If you are seriously planning to buy an existing hard copy of Shogun Warriors #1 (1979), be aware that as of this writing, MileHighComics.com shows that the near-mint copy of the regular edition costs $63 while the near-mint copy of the Whitman edition costs $35.

Overall, Shogun Warriors #1 (1979) is satisfactory.

+++++

Thank you for reading. If you find this article engaging, please click the like button below and also please consider sharing this article to others. If you are looking for a copywriter to create content for your special project or business, check out my services and my portfolio. Feel free to contact me as well. Also please feel free to visit my Facebook page Author Carlo Carrasco and follow me at HavenorFantasy@twitter.com

A Look Back at X-Men Adventures #2 (1992)

Disclaimer: This is my original work with details sourced from reading the comic book and doing personal research. Anyone who wants to use this article, in part or in whole, needs to secure first my permission and agree to cite me as the source and author. Let it be known that any unauthorized use of this article will constrain the author to pursue the remedies under R.A. No. 8293, the Revised Penal Code, and/or all applicable legal actions under the laws of the Philippines.

Having read lots of X-Men comic books, I should say that I always find the Sentinels (first appearance in The X-Men #14 in 1965) to be more memorable as enemies of Marvel’s mutants. On face value, they only look like oversized, human-like robots but I always find them to be formidable opponents of the X-Men. These machines are not only built with sophisticated technologies, they are able to push the X-Men to their limits during battle.

These anti-mutant robots, by the way, were ranked by IGN at #38 in their Greatest Comic Book Villains chart. Long before that, the Sentinels were the featured anti-heroes in the classic X-Men comic book storyline Days of Future Past and it was no surprise that they were also featured in the 2014 movie X-Men: Days of Future Past.

And then in the early 1990s, the Sentinels were shown in the first episode of the X-Men animated series on television. The said series was also adapted into an “as seen on TV” comic book series by Marvel called X-Men Adventures.

This brings me to this look back at X-Men Adventures #2, published in 1992 by Marvel Comics with a story by Ralph Macchio and drawn by Andrew Wildman.  

The cover.

Early story

The story begins with Morph suffering from a nightmare. As he emerged from the vision, he finds himself with Storm, Beast and Wolverine. Together they work to infiltrate a federal government facility which houses the Mutant Affairs Department. Outside the walls of the facility, Rogue Gambit and Cyclops watch from a distance. Cyclops fires his optic blast at the vehicle that just dropped reinforcements that he believes were sent to stop their teammates.

Storm and her teammates break through a door instantly pushing off the security personnel followed by Beast knocking an additional guard. At the room containing the computer, Beast begins to access key information their team has been seeking…

Quality

The Sentinels and the X-Men!

Let me start with the storytelling. As an adaptation of one of the early episodes of the animated series, this comic book does a fine job of recapturing its essence complete with a nice balance between plot, exposition and spectacle. Considering the fact that the animated series was aimed for children, it’s quite intriguing to see the TV episode carrying really heavy themes – apart from the prejudice the mutants suffer from – like top federal government operations, expensive defense and weapons programs, government intrusion into people’s private lives, attempts to require minorities to get registered, etc. Those themes also made it in this comic book which made it feel like it was part of the mainstream X-Men comics of the time.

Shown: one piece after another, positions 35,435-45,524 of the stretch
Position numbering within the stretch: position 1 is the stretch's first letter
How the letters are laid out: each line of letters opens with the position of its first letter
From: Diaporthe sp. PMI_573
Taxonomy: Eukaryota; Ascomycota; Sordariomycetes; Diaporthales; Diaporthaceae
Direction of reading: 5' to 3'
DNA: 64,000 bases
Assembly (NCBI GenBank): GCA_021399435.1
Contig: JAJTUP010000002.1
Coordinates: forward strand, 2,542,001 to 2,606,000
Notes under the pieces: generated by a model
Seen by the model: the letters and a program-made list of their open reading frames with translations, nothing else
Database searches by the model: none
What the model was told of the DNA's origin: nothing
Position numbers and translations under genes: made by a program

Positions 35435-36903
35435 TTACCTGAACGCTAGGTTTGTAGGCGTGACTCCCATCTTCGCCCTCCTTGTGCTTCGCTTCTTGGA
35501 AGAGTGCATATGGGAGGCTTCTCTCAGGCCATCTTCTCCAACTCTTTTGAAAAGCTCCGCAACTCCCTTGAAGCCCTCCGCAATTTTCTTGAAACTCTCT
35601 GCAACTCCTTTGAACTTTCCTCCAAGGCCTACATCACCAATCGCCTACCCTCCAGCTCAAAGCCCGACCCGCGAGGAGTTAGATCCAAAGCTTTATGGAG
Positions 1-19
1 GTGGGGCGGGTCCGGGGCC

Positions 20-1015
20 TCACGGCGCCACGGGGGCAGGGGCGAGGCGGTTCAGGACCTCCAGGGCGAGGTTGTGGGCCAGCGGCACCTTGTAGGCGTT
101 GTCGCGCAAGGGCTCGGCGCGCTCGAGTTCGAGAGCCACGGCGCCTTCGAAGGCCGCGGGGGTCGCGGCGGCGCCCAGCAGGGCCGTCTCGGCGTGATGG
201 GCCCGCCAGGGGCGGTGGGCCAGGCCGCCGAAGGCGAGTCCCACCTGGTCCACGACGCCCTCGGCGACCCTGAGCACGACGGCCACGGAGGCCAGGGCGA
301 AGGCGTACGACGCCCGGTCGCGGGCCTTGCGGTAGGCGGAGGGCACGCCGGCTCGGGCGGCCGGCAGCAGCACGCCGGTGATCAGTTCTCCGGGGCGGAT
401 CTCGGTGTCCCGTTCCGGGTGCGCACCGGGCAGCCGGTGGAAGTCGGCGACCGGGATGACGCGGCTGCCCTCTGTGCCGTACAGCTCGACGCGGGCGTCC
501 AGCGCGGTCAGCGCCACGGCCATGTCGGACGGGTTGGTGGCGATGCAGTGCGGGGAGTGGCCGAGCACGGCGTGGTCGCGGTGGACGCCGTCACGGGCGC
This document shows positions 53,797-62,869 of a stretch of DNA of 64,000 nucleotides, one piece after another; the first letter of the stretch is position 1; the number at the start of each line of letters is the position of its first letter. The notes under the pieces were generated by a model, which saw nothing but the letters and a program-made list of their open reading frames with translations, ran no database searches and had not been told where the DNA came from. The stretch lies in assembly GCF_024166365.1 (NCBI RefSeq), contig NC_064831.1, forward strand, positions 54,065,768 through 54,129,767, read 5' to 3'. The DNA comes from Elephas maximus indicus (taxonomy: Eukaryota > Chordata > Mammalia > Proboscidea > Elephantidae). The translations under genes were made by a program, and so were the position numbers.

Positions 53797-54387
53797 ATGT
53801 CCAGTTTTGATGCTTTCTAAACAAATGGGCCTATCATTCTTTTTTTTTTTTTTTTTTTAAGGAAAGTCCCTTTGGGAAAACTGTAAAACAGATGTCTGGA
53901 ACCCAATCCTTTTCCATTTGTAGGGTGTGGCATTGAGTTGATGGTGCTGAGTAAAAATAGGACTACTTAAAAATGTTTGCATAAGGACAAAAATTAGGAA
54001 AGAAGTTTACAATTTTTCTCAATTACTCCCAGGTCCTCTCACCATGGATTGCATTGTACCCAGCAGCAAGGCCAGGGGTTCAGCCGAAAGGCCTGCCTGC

Compared to the first episode as well as its literary adaptation, this one emphasizes the Sentinels as tools of the government as part of their very expensive program to seek and monitor mutants among their citizens. Mutant Affairs director Peter Gyrich is clearly the villain who has no super powers but has the resources of the federal government and their authority to take action on mutants he perceived to be dangerous.

On the visuals, Andrew Wildman performed a solid job making each page look interesting and detailed enough. While his drawings made each character recognizable to me, it is in the spectacular scenes where he really shines. Wildman’s drawing of the Watcher on the final page of the comic book, however, looks laughable.

Conclusion

Andrew Wildman’s dynamic drawing of the X-Men in action.

While X-Men Adventures #2 is not exactly a literary classic, it is indeed a very solid adaptation of one of the earliest episodes of the animated series of the 1990s. It succeeded on telling a compelling and enjoyable story even though it emphasized the above-mentioned serious themes. As for the iconic Sentinels, this one succeeded in explaining what they are and their place in Marvel’s universe is.

If you are seriously planning to buy an existing hard copy of X-Men Adventures #2 (1992), be aware that as of this writing, MileHighComics.com shows that the near-mint copy of the regular edition costs $8 while the near-mint copy of the newsstand edition costs $26.

Overall, X-Men Adventures #2 (1992) is recommended.

+++++